In the most recent round of the long-running litigation over hearing protection supplied by manufacturing giant 3M and used by U.S. Military personnel from 2002 until 2015, Plaintiffs have obtained large verdicts in 3 out of 4 bellwether cases against 3M.

Continue Reading Bellwether Military Earplug Verdicts Underscore Importance of Establishing the Government-Contractor Defense

Utah’s Supreme Court recently issued an opinion which dramatically expands premise owners’ liability for asbestos-related injuries. On August 5, 2021, the Court reversed Utah’s Court of Appeals and held that a lawsuit could proceed against two premises owners on the theory that asbestos dust from their facilities was brought home on the clothing of a non-employee contractor, causing his spouse to develop mesothelioma. For the first time, premises owners or operators may be liable for injuries alleged by anyone living under the same roof as one of their former contractors.
Continue Reading Utah Expands Premise-Owner Liability To Take-Home Asbestos Plaintiffs

On July 7, 2021, U.S. District Court Judge Eduardo C. Robreno, who oversees the asbestos multi district litigation (MDL 875) in the Eastern District of Pennsylvania, applied a new standard set forth by the U.S. Supreme Court in Air & Liquid Sys. Corp. v. DeVries, 139 S. Ct. 986 (2019) in granting summary judgment for two turbine defendants accused of causing the decedent’s asbestos-related disease. Defendants General Electric (GE) and CBS Corporation (CBS) allegedly incorporated asbestos-containing components on their products to which the decedent was later exposed. Judge Robreno concluded that, even under the Supreme Court’s new maritime bare metal test, plaintiffs failed to show that the turbines supplied by defendants required the incorporation of asbestos insulation and that the defendants therefore had no duty to warn of any alleged hazards. Whether a defendant’s product “required” the incorporation of an asbestos-containing component is a threshold factor in determining if the defendant can be liable for causing or contributing to an asbestos-related disease under the Supreme Court’s new standard. Devries, et al., v. General Electric Co., et al., Case No. 5:13-cv-00474.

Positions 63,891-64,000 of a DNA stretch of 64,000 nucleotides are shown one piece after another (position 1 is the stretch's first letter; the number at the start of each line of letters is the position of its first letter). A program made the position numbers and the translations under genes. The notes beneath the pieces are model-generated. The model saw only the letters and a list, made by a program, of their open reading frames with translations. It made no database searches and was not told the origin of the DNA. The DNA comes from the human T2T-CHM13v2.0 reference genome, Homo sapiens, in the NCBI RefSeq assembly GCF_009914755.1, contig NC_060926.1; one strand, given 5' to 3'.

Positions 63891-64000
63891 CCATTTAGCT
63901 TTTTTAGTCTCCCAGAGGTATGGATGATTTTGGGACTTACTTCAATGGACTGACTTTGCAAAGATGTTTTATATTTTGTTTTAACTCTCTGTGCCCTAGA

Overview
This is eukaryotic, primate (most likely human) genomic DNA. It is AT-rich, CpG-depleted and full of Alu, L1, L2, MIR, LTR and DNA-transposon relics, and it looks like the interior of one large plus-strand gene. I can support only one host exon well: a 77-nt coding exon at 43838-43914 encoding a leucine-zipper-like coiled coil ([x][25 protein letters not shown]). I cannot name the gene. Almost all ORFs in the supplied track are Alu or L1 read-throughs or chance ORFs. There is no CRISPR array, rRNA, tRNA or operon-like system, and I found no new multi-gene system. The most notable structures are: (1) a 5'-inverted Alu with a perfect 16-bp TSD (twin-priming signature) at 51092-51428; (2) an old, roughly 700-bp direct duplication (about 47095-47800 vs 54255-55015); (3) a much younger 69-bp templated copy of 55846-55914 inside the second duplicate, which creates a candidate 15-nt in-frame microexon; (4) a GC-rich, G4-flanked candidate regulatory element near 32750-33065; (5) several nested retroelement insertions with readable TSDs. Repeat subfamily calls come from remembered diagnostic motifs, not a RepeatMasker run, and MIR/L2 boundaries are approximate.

Continue Reading Pennsylvania Court Applies Maritime Bare Metal Test in Favor of Defendants

The Public Readiness and Emergency Preparedness Act (PREP Act) may provide immunity to product manufacturers and premises owners who face liability from their administration or use of antivirals, drugs, biologics, diagnostics, devices, or vaccines used to treat, diagnose, cure, prevent, or mitigate COVID-19.
Continue Reading PREP Act Offers Immunity to Product Manufacturers and Premises Owners from COVID-19 Liability